Chutneys tend to be chunky by nature and this recipe is no exception. If you prefer to make a smooth sauce, simply puree the cooked and cooled mixture in a food processor before serving. You'll never go back to store-bought chutney after tasting this delicious home-cooked chutney.

*Note: When making homemade chutneys, fresh ingredients are key. While papaya can be found in grocery stores year-round, the peak season for the fruit is early summer and fall.


Here’s How to Eat Papaya in 4 Simple Ways:

Papaya is very versatile and can be enjoyed in salads, baked goods, savory meals, and even raw. The selection of the fruit is important in regards to how you plan to enjoy it.

Kapaho papayas, usually grown in Hawaii and Costa Rica, are a smaller sized version of the fruit known for their sweeter flavor and lighter yellow flesh. These papayas are best for adding into a fruit salad or enjoying plain.

Mexican papayas are larger and have a more subtle taste and darker orange flesh, making them more suitable for cooking.

Green papayas can also be eaten and are a staple in many Thai dishes and salads that add a refreshing taste to otherwise savory meals.

1. Eating Raw Papaya:

To enjoy a papaya raw, cut it in half with a sharp paring knife and scoop out the seeds from the middle. While the seeds are edible, they do have a more bitter and peppery taste that may not compliment the sweetness of the fruit’s flesh.

Rinse the hollowed out centers under cold water to clear away any pulp or left over seeds, then squeeze a fresh lemon or lime over the fruit to enhance its natural sweetness. You can now enjoy the fruit either by scooping out spoonfuls or slicing it into sections.

2. Add to a Fruit Salad:

To spice up a fruit salad, add cubes of papaya to a mix of bananas, oranges and berries and toss it all in a yogurt and lemon juice dressing for a sweet and fresh snack.

Alternatively, you can add the fruit to a mixed greens salad and even toss some of the seeds on top for an added crunch.

3. Add to a Dish:

Add the fruit to a savory dish by grinding chunks of green papaya with lime juice, sugar, garlic and tamarind juice, then adding the combination to a Vietnamese or Thai soup.

4. To Make a Dessert:

For a sweet dessert cake alternative, you can also bake a loaf of papaya bread much in the same way you’d make a zucchini or banana bread and sprinkle it with chopped nuts for an extra crunch.


About the Recipe

The recipe I&rsquom going to share with you is an authentic Lao papaya salad recipe. As much as others want to call their recipes Lao without using fermented fish sauce, I&rsquom here to take a stance that it is NOT truly a Lao recipe if you do not use fermented fish sauce. This is the heart of the recipe that provides the extra layer of umami that you won&rsquot find in any other versions.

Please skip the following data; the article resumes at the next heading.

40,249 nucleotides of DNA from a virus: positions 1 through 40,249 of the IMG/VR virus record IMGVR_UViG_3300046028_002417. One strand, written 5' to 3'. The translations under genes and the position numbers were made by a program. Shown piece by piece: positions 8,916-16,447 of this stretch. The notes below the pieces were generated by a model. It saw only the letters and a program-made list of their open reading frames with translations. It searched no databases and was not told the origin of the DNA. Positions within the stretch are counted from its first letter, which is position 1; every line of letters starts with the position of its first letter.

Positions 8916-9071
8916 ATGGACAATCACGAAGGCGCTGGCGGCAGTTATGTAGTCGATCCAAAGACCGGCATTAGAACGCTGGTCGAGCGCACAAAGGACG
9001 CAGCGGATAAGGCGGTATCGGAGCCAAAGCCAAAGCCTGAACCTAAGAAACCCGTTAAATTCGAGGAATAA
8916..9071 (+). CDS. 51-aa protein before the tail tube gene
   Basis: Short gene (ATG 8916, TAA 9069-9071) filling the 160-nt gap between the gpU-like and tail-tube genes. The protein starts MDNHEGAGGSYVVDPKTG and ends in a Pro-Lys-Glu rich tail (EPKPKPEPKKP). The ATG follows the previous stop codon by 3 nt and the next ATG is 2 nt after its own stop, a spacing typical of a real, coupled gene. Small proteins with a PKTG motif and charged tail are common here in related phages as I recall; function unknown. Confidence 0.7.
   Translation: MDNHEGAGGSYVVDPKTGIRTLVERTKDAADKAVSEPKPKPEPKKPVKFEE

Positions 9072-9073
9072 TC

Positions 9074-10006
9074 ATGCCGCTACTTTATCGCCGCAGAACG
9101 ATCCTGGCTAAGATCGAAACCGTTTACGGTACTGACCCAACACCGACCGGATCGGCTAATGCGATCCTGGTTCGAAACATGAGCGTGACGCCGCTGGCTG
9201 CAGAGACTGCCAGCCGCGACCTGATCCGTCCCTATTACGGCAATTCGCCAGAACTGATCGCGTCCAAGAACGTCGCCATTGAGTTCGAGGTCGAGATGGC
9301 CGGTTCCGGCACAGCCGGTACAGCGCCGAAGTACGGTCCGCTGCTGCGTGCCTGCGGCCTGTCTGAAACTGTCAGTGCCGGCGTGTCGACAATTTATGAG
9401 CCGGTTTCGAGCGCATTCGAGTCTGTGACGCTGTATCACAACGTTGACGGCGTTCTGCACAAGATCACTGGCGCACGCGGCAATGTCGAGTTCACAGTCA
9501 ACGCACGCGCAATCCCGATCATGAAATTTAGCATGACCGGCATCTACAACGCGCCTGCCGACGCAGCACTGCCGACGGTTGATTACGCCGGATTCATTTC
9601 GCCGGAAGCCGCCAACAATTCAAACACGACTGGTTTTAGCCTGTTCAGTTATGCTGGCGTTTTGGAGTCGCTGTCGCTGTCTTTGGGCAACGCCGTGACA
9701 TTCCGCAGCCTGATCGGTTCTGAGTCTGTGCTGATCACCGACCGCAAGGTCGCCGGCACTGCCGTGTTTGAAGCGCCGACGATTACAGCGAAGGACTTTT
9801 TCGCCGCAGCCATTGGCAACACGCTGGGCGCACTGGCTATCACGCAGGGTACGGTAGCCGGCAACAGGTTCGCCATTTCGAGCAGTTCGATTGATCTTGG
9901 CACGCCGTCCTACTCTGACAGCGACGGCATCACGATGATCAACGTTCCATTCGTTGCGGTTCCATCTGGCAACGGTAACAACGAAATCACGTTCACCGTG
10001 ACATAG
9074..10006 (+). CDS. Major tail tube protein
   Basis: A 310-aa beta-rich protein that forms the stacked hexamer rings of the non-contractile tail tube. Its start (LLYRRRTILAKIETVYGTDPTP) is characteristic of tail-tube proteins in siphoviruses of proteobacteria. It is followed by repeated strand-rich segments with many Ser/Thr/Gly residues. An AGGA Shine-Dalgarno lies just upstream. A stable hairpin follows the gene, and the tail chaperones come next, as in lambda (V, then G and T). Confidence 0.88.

It is best to eat the green papaya salad as soon as you dress it because the shredded papaya salad can get soggy. You can definitely prepare the ingredients for assembly, but don&rsquot mix them until you are ready to serve it.


Steps to Make It

For step-by-step recipe instructions, see how to make Green Papaya Salad.

Shopping tip: For this salad, you can try looking for very green papaya at your grocery store (either two Hawaiian papayas or one Caribbean type). However, we recommend buying one at an Asian store, simply because it's hard to tell whether a papaya is actually green or in one of the stages of ripening. Asian stores and markets sell green papayas labeled as such. Sometimes they are even sliced open so you can see it is green inside (the seeds will be white).

At this point, Thai cooks perform an optional step, bashing the shredded papaya with a pestle to bring out the juice. Another way is to place the shredded papaya in a food processor and pulse briefly.

Stir all dressing ingredients together. This dressing should be tangy–a combination of sweet, sour, spicy and salty, but more sweet than sour (this will help balance out the sharpness of the papaya).

Slice the papaya in half lengthwise and crack it open. Scrape out the seeds and discard. Then turn over each half and peel off the green skin.

Use a large-size grater to grate the papaya or shred it as they do in Thailand: simply make many long cuts into the flesh, then thinly slice off the top layer into a bowl.

Combine the green papaya with all the other salad ingredients in a large bowl, reserving the peanuts and half the fresh basil for toppings. Pour over the dressing and toss well.

Taste-test the salad. If you'd prefer it saltier, add more fish sauce or soy sauce. If you'd prefer it sweeter, drizzle over a little more honey. Toss again.

Portion out into bowls and top with the ground peanuts plus reserved basil. Enjoy!

Serving suggestion: In Thailand, Green Papaya Salad is nearly always eaten with a side of sticky rice or coconut rice. To make sticky rice, see How to Make Sticky Rice (stovetop recipe) OR Easy Sticky Rice Recipe (made in a rice cooker). To make coconut rice, see Coconut Rice (stovetop recipe) OR Coconut Rice (in a rice cooker).


Watch the video: Καλύτερο πιάτο μελιτζάνας ΠΟΤΕ - Τουρκική γεμιστή μελιτζάνα KARNIYARIK (December 2021).